Critical and noncritical control parameters for a two dimensional geometrically frustrated lattice of magnetic moments. Black circles indicate Ce atoms in the quasikagome plane of CeRhSn. Uniaxial pressure parallel to the a axis (p a ) deforms the equilateral triangular units and will reduce the geometrical frustration, whereas pressure perpendicular to the plane (p c ) leaves frustration unchanged.
Evidence of a frustration-induced QCP in CeRhSn. (A) Thermal expansion coefficient divided by temperature α/T versus temperature measured along the a-and c directions, as indicated by red and blue symbols. The inset shows the Grüneisen parameter Γ=BV m β/C, where B=105 GPa is the bulk modulus of isostructural UCoAl (39), V m =1.36x10 -4 m 3 /mol is the molar volume, β=2α a +α c is the volume thermal expansion and C denotes specific heat. The black dotted line indicates a power-law divergence. (B) Specific heat divided by temperature C /T as a function of temperature. Solid and open circles indicate data measured at zero field and at 2 T applied parallel to the a-axis, respectively. Up to 2 T there is no appreciable nuclear Schottky contribution visible even at lowest measured temperatures.  
Divergence of the magnetic Grüneisen parameter Γ H . Γ H /H as a function of temperature at various magnetic fields applied parallel to the c axis.  
Spin flop crossover in the spin liquid state of CeRhSn. (A) Magnetic Grüneisen ratio Γ H as a function of magnetic field applied parallel to the a axis. The inset shows a temperature versus magnetic field phase diagram, where the gray dotted line has been obtained from inflection points of Γ H (H) and the blue and red lines indicate anomalies in the field dependence of the electronic specific heat. (B) Electronic specific heat divided by temperature C el /T versus magnetic field applied parallel to the a-axis at constant temperatures. The nuclear contribution has been subtracted from the raw data. C el /T data at 0.15, 0.2, 0.3 and 0.6 K are shifted vertically for clarity by 0.15, 0.3, 0.45 and 0.6 J/mol K 2 , respectively. The blue and red dotted lines indicate the positions of specific heat anomalies.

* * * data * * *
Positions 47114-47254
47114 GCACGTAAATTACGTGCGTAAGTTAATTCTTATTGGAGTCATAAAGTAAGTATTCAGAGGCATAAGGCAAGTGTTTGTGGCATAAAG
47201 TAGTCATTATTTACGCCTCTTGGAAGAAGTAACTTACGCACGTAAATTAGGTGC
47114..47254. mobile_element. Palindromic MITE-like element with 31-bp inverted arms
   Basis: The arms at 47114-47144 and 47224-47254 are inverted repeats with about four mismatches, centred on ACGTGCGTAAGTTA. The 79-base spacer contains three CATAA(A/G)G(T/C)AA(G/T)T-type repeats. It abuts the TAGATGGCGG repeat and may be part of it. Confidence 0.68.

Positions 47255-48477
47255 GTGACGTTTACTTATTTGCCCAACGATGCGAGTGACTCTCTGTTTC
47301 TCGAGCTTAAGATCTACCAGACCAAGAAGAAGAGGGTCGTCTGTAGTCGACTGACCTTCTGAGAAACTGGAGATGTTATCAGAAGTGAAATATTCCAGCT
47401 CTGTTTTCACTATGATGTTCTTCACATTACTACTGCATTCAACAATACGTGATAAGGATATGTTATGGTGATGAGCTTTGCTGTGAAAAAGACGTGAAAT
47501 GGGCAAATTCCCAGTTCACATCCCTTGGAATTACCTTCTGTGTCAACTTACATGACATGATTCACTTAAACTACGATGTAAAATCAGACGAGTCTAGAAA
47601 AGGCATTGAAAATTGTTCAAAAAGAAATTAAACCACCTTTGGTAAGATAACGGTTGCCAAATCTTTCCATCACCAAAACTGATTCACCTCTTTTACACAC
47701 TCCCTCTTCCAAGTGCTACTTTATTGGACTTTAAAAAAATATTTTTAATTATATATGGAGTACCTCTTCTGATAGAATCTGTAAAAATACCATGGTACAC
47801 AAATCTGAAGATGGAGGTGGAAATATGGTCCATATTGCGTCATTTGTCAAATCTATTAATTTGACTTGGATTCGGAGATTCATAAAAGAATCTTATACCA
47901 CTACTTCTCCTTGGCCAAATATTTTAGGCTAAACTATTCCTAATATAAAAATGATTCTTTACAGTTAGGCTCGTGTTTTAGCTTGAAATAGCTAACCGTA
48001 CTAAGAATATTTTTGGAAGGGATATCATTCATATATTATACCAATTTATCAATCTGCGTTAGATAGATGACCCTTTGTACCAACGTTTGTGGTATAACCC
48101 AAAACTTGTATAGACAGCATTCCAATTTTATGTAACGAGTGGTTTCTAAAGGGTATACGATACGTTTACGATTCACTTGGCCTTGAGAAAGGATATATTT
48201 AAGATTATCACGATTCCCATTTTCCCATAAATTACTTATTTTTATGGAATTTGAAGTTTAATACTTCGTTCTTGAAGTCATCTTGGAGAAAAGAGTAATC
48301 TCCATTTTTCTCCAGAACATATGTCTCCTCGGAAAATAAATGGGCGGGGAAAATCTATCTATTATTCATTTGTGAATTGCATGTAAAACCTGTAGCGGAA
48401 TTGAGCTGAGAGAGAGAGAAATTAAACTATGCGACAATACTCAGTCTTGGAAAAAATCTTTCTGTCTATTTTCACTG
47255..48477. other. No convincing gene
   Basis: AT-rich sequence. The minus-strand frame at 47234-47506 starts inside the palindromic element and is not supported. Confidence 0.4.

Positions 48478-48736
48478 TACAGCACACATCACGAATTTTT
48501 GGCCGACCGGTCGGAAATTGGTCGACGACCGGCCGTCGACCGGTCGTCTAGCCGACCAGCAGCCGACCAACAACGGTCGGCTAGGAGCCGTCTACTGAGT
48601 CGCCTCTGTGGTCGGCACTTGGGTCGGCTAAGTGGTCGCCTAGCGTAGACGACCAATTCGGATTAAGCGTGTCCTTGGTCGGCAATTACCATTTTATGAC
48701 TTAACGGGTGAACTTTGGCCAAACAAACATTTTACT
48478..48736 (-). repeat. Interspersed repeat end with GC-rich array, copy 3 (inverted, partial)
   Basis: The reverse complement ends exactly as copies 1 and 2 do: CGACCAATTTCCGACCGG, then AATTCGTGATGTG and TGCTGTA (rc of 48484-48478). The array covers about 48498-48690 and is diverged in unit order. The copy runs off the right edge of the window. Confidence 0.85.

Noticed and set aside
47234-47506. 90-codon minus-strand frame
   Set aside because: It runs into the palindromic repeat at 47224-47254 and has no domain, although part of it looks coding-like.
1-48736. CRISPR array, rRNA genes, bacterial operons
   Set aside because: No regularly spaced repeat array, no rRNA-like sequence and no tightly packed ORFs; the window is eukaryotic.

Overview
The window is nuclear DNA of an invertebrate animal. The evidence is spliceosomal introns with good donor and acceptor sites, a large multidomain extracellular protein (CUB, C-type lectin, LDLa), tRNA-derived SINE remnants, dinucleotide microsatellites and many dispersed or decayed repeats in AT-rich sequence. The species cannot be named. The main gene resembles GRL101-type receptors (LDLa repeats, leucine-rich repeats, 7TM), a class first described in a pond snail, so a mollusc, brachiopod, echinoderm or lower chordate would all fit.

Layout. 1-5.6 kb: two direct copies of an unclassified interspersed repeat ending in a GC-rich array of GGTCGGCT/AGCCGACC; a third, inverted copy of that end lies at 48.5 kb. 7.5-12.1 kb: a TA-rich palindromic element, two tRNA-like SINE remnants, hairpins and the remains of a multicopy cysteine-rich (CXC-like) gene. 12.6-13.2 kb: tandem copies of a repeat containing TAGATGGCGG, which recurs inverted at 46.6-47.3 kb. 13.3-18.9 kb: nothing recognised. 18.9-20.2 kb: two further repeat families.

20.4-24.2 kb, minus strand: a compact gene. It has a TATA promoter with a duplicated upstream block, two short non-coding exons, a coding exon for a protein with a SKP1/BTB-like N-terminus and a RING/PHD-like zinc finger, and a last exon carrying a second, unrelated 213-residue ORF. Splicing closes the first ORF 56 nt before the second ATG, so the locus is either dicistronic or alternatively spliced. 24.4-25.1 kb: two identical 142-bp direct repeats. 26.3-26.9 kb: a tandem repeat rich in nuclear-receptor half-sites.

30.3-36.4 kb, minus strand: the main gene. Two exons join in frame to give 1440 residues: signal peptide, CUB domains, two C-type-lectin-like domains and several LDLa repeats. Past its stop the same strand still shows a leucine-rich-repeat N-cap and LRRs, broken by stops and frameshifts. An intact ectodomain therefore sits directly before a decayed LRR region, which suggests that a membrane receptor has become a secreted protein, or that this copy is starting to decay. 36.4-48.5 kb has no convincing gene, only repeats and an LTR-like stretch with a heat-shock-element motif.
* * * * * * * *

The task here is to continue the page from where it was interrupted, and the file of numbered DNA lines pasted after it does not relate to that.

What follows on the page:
Possible scenario for the metamagnetic crossover in CeRhSn. T-H-Q phase diagram with a spin-flop transition between two magnetically ordered states (8). The parameter Q indicates the strength of quantum fluctuations induced by geometrical frustration. A line of bicritical points (BCP, in red) separates two distinct magnetically ordered states. The quantum bicritical point (QBCP) is the point where T BCP approaches zero temperature. The purple solid and dotted lines indicate H m and the metamagnetic crossover, respectively. The isostructural heavy fermion antiferromagnet YbAgGe is positioned near the QBCP and its T-H phase diagram near H m is illustrated by solid green lines (8). In this material, field induced quantum critical behavior arises from the nearby QBCP. Paramagnetic CeRhSn displays a zero-field QCP induced by Q (solid red circle) and field-driven metamagnetic crossover (dotted purple line) of spin flop nature.  
Geometrical frustration describes situations where interactions are incompatible with the lattice geometry and stabilizes exotic phases such as spin liquids. Whether geometrical frustration of magnetic interactions in metals can induce unconventional quantum critical points is an active area of research. We focus on the hexagonal heavy fermion metal CeRhSn where the Kondo ions are located on distorted kagome planes stacked along the c axis. Low-temperature specific heat, thermal expansion and magnetic Gr\"uneisen parameter measurements prove a zero-field quantum critical point. The linear thermal expansion, which measures the initial uniaxial pressure derivative of the entropy, displays a striking anisotropy. Critical and noncritical behaviors along and perpendicular to the kagome planes, respectively, prove that quantum criticality is driven by geometrical frustration. We also discovered a spin-flop-type metamagnetic crossover. This excludes an itinerant scenario and suggests that quantum criticality is related to local moments in a spin-liquid like state.
 
Scheme of the memcomputing architecture used in this work to solve the subset-sum problem. The central spectrum has been obtained by the discrete Fourier transform of the experimental output of a network of 6 memprocessors encoding the set G = {130, −130, −146, −166, −44, 118} with fundamental frequency f0 = 100 Hz.